Effect size blog figure 3

The sobering finding here is that the control group effect size for potential treatment targets is the smallest, with half the group making no change and the other half making a small change. The effect size for PCC (all) in the control group is more satisfying in that it is better than the minimally important change (i.e., 8% > 5%); 13 children in this group achieved a change of more than 5 points and only 3 made no change at all. The effect sizes are large in the group that received the Speech Perception/PA intervention in addition to their regular SLP program with good results for PCC (all) and PCC-difficult. This table shows that the SLP’s choice of treatment procedures makes a difference to speech accuracy outcomes.

Rvachew, S., & Brosseau-Lapré, F. (2015). A randomized trial of twelve week interventions for the treatment of developmental phonological disorder in francophone children. American Journal of Speech-Language Pathology, 24, 637-658. doi:10.1044/2015_AJSLP-14-0056

The third data set involves data from 64 French-speaking four-year-olds who were randomly assigned to receive either an output oriented intervention (n = 30) or an input-oriented intervention (n = 34) for remediation of their speech sound disorder. Another 10 children who were not treated also provide effect size data here. The children obtained PCC scores of approximately 70% on the Test Francophone de Phonologie, indicating severe speech sound disorder (consonant accuracy is typically higher in French-speaking children, compared to English). The children received other interventions as well as described in the research report (home programs and group phonological awareness therapy) with the complete treatment program lasting 12 weeks. The table below shows two kinds of effect sizes for the ME group and the LL group: the raw effect size (raw ES) with the associated confidence interval (CI) indicates the mean pre- to post-change in percent consonants correct; next is the standardized mean difference, Cohen’s d(z); finally, I show the number and percentage of children who did not change (0 and negative change scores). These effect sizes are shown for two outcome measures: percent consonants correct with glides excluded (PCC), obtained from the Test Francophone de Phonologie, a single word naming test; PCC-difficult, derived from the same test but restricted to phonemes that were produced with less than 60% accuracy at intake-specifically /ʃ,ʒ,l,ʁ/. An outcome measure restricted to phonemes that were absent from the inventory at intake is not possible for this group because French-speaking children with speech sound disorders have good phonetic repertoires for the most part as their speech errors tend to involve syllable structure (see Brosseau-Lapré and Rvachew, 2014).

Effectsize blog figure 4

There are two satisfying findings here: first, when we do not treat children with a speech sound disorder, they do not change, and when we do treat them, they do! Second, when children receive an appropriate suite of treatment elements, large changes in PCC can be observed even over an observation interval as short as 12 weeks.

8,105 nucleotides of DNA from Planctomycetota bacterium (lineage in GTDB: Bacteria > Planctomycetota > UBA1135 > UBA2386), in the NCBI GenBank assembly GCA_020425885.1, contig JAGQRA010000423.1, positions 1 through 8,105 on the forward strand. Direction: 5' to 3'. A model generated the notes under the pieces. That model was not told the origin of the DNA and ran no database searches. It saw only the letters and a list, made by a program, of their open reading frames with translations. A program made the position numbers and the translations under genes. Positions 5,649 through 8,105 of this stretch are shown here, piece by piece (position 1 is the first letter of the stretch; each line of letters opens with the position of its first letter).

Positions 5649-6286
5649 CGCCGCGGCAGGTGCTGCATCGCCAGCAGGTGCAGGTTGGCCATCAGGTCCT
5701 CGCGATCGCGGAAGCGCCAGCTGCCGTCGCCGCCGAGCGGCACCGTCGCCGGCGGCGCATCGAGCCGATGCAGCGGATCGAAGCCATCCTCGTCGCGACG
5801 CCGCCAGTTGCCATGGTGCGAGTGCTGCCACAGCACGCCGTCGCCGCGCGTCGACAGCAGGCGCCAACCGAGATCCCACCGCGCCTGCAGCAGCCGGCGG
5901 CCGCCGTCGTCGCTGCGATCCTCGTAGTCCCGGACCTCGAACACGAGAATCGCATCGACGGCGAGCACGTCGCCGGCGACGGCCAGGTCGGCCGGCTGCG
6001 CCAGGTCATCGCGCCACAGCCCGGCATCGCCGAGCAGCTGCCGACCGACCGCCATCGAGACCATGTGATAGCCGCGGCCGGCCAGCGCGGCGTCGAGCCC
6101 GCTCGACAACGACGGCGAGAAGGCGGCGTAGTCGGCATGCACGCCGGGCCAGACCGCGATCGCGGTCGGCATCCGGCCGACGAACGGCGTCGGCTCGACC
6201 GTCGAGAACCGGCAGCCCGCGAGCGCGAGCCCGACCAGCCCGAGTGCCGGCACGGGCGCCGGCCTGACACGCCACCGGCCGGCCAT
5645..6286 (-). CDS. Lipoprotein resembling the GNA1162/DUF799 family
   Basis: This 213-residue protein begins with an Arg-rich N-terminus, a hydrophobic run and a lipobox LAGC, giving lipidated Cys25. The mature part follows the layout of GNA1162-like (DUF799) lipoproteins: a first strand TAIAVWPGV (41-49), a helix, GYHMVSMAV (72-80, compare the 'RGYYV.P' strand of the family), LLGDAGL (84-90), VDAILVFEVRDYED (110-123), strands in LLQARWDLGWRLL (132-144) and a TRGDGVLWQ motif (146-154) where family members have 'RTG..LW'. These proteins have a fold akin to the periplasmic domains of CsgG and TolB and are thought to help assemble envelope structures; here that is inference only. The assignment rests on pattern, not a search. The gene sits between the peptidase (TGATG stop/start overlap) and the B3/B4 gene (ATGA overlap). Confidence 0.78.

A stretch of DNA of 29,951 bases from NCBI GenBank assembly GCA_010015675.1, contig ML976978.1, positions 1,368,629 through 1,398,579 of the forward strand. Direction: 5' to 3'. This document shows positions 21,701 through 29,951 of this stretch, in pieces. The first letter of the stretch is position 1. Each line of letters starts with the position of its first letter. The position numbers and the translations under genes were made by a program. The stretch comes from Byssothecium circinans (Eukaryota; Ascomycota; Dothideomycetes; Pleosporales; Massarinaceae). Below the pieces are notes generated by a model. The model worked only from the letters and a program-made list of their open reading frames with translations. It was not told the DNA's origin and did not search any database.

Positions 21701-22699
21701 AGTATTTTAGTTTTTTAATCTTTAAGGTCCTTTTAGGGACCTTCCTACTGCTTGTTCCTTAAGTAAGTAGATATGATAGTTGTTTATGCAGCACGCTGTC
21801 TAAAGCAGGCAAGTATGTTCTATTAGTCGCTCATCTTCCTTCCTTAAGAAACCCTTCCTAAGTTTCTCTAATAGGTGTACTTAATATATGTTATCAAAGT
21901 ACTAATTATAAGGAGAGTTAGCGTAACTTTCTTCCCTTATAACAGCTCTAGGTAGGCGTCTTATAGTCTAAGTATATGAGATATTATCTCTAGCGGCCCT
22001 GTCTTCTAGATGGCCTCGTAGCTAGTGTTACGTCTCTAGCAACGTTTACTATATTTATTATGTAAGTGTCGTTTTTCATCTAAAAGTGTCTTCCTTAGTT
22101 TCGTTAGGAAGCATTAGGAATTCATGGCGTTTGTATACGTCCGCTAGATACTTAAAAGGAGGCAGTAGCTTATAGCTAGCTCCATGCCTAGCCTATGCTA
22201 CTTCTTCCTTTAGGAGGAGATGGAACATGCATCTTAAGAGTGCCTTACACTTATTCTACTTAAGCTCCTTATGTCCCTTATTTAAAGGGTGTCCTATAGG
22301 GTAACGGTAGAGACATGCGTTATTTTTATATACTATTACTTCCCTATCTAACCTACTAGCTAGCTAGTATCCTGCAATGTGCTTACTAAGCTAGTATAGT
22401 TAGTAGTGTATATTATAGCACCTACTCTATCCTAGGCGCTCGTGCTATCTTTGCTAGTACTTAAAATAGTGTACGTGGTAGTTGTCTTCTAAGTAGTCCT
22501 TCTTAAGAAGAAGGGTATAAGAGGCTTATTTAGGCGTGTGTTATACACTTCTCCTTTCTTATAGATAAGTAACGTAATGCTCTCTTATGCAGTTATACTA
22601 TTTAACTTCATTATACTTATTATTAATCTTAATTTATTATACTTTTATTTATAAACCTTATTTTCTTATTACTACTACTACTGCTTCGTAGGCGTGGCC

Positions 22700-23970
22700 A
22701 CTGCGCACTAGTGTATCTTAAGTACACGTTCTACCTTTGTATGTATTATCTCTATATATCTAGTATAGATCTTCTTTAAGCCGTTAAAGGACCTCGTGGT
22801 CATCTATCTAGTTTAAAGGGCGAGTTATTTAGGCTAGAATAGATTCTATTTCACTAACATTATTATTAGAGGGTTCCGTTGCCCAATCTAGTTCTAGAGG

Overall Conclusions

  1. In the introductory blog to this series, I pointed out that Thomas-Stonell and her colleagues had identified a PCC change of 5 points as a “minimally important change”. The data presented here suggests that this goal can be met for most children over a 3 to 6 months period when children are receiving an appropriate intervention. The only case where this minimum standard was not met on average was in Rvachew & Nowak (2001), a study in which a strictly traditional articulation therapy approach was implemented at low intensity with no homework component.
  2. The measure that we are calling PCC-difficult might be more sensitive and more ecologically valid for 3 and 6 month intervals. This is percent consonants correct, restricted to potential treatment targets, so those consonants that are produced with less than 60% accuracy at intake. These turn out to be mid- to late-developing frequently misarticulated phonemes, therefore /ŋ,k,ɡ,v,ʃ,ʧ,ʤ,θ,ð,s,z,l,ɹ/ in English and /ʃ,ʒ,l,ʁ/ in French for these samples of 4-year-old children with severe and moderate-to-severe primary speech sound disorders. My impression is that when providing an appropriate intervention an SLP should expect at least a 10% change in these phonemes whether assessed with a broad based single word naming probe or in conversation-in fact a 15% change is closer to the average. This does not mean that you should treat the most difficult sounds first! Look carefully at the effect size data from Rvachew and Nowak (2001): when we treated stimulable phonemes we observed a 15% improvement in difficult unstimulable sounds. You can always treat a variety of phonemes from different levels of the phonological hierarchy as described in a previous blog.
  3. Approximately 10% of 4-year-old children with severe and moderate-to-severe primary speech sound disorders do not improve at all over a 3 to 6 month period, given adequate speech therapy. If a child is not improving, the SLP and the parent should be aware that this is a rare event that requires special attention.